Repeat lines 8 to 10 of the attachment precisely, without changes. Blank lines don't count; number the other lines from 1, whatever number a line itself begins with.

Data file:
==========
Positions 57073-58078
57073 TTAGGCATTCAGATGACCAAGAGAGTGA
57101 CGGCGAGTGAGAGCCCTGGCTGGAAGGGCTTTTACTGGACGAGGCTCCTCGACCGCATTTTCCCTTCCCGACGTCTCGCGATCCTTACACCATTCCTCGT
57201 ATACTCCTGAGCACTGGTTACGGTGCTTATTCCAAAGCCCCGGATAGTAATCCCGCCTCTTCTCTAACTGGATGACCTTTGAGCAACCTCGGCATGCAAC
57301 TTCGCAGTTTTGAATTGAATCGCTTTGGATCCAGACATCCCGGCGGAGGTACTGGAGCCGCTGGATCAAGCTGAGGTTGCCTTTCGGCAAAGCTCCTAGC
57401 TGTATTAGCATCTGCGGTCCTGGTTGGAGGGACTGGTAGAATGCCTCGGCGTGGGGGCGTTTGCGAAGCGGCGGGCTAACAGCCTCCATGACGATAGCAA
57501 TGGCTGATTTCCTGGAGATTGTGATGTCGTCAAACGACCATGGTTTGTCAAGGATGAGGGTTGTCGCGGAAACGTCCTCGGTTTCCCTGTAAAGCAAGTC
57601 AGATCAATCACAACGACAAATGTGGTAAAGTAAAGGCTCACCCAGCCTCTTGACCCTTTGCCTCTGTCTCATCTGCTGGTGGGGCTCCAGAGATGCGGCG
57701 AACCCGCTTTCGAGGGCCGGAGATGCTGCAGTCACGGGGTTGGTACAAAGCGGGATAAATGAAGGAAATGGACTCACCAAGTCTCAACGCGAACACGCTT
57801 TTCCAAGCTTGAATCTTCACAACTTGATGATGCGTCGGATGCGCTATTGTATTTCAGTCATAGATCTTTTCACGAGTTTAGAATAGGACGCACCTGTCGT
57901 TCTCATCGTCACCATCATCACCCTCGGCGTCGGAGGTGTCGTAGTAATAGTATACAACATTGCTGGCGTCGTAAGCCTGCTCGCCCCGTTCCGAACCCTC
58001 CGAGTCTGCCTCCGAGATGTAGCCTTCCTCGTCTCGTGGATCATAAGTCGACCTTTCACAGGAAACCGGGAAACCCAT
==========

57601 AGATCAATCACAACGACAAATGTGGTAAAGTAAAGGCTCACCCAGCCTCTTGACCCTTTGCCTCTGTCTCATCTGCTGGTGGGGCTCCAGAGATGCGGCG
57701 AACCCGCTTTCGAGGGCCGGAGATGCTGCAGTCACGGGGTTGGTACAAAGCGGGATAAATGAAGGAAATGGACTCACCAAGTCTCAACGCGAACACGCTT
57801 TTCCAAGCTTGAATCTTCACAACTTGATGATGCGTCGGATGCGCTATTGTATTTCAGTCATAGATCTTTTCACGAGTTTAGAATAGGACGCACCTGTCGT